On April 27, 2016, the Competition Tribunal (the “Tribunal”) ended the years-long dispute between the Competition Bureau (the “Bureau”) and the Toronto Real Estate Board (“TREB”) by ruling that certain of TREB’s practices are anticompetitive.

TREB — an association of real estate brokers — had adopted rules that barred brokers from disseminating detailed listing information online through the Multiple Listing Service but which allowed for the same information to be shared in person and by other means. The Tribunal held that this practice has had, is having, or is likely to have the effect of preventing competition substantially in a market, as contemplated by the Competition Act’s (the “Act”) abuse of dominance provisions.

The Bureau’s case was initially brought to the Tribunal in 2011 under the abuse of dominance section of the Act (section 79). However, the Tribunal dismissed the Bureau’s application because the Bureau could not establish that TREB had engaged in a practice of anticompetitive acts, whose purpose was an intended negative effect on a competitor. In that regard, the Tribunal held that because TREB was an association of brokers, it could not compete with any of the brokers belonging to the association and, by extension, its practices could not have a negative effect on a competitor.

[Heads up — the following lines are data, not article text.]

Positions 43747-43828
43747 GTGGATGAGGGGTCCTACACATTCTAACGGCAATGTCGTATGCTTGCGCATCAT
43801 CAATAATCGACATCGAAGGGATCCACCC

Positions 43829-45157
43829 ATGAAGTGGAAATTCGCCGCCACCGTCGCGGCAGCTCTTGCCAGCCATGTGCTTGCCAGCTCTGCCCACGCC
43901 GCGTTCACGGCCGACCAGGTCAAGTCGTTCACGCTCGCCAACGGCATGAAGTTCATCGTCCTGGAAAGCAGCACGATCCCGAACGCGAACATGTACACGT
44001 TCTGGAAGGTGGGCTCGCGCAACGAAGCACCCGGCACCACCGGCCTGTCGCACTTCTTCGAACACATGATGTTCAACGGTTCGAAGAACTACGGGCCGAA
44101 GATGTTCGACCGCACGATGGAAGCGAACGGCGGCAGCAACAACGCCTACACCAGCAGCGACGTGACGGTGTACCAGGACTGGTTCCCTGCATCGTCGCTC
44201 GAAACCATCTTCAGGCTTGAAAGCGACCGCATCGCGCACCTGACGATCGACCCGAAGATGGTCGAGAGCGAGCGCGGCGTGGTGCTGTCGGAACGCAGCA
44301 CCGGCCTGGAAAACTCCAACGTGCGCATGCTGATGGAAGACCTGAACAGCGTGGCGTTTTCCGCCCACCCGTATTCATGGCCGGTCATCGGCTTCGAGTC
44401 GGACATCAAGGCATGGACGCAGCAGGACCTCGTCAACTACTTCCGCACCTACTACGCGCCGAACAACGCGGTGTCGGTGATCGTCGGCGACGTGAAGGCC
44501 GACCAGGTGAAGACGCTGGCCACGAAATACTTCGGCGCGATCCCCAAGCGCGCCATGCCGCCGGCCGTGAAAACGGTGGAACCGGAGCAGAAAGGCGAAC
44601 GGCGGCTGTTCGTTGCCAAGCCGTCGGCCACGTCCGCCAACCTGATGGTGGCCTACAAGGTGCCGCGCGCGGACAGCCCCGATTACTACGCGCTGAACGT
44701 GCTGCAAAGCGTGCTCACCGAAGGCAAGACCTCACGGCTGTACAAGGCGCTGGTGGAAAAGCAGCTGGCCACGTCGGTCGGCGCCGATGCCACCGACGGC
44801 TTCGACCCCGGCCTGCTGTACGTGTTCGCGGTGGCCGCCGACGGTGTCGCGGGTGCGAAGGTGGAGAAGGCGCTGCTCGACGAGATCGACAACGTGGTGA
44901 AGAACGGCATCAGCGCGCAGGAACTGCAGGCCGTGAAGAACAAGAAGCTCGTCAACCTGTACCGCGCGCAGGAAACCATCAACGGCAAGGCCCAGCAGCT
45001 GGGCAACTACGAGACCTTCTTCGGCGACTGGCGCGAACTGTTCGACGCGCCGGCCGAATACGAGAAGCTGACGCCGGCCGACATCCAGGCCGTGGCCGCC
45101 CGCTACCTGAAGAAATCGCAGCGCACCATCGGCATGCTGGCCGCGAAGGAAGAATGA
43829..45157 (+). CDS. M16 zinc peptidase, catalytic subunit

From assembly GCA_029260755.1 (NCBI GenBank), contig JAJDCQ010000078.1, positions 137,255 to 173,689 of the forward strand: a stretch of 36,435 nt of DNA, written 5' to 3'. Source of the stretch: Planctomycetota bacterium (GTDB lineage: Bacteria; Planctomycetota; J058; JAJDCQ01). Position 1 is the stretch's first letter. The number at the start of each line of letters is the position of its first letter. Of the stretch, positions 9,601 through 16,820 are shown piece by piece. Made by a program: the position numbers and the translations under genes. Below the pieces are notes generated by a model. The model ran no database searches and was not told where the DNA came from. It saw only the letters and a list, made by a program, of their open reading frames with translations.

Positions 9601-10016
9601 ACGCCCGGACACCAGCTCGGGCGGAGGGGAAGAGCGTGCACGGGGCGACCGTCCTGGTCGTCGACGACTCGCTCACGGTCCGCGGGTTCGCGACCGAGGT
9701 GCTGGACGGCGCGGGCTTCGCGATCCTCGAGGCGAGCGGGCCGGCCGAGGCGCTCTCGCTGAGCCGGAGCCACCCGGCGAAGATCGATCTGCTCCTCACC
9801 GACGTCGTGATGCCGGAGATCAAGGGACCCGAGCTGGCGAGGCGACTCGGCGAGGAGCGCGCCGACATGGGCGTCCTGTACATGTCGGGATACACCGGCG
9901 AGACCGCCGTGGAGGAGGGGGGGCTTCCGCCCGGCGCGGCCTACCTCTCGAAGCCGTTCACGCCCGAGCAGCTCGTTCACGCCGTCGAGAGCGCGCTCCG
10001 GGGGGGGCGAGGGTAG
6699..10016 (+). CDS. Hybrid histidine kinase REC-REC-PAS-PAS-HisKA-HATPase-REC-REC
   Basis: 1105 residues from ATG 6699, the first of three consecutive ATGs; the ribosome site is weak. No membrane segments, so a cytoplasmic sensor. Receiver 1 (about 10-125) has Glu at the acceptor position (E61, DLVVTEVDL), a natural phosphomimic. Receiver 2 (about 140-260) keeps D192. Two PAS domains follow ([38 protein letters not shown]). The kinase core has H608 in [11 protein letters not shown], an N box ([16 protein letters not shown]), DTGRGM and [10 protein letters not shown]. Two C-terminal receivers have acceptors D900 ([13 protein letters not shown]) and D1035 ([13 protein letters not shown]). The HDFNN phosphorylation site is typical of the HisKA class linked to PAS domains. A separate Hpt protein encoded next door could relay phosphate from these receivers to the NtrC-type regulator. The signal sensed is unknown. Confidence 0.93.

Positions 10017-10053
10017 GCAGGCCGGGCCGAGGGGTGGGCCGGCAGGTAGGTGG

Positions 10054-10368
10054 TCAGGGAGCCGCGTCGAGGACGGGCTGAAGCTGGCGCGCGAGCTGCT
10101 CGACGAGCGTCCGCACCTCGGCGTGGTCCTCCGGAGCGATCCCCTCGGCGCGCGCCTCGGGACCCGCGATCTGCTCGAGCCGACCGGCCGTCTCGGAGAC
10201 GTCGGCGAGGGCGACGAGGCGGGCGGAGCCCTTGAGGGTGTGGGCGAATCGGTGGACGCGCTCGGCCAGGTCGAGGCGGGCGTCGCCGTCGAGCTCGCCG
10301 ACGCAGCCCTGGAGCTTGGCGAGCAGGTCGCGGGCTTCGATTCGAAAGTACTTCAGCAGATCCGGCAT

The Bureau successfully appealed the Tribunal’s dismissal to the Federal Court of Appeal in 2014, and the case was sent back to the Tribunal for reconsideration in 2015. At this time, a public version of the Tribunal’s reasons are not yet available, although they are expected in the coming weeks. In addition, although the Tribunal has concluded that TREB’s conduct came within the ambit of section 79, remedies remain to be determined.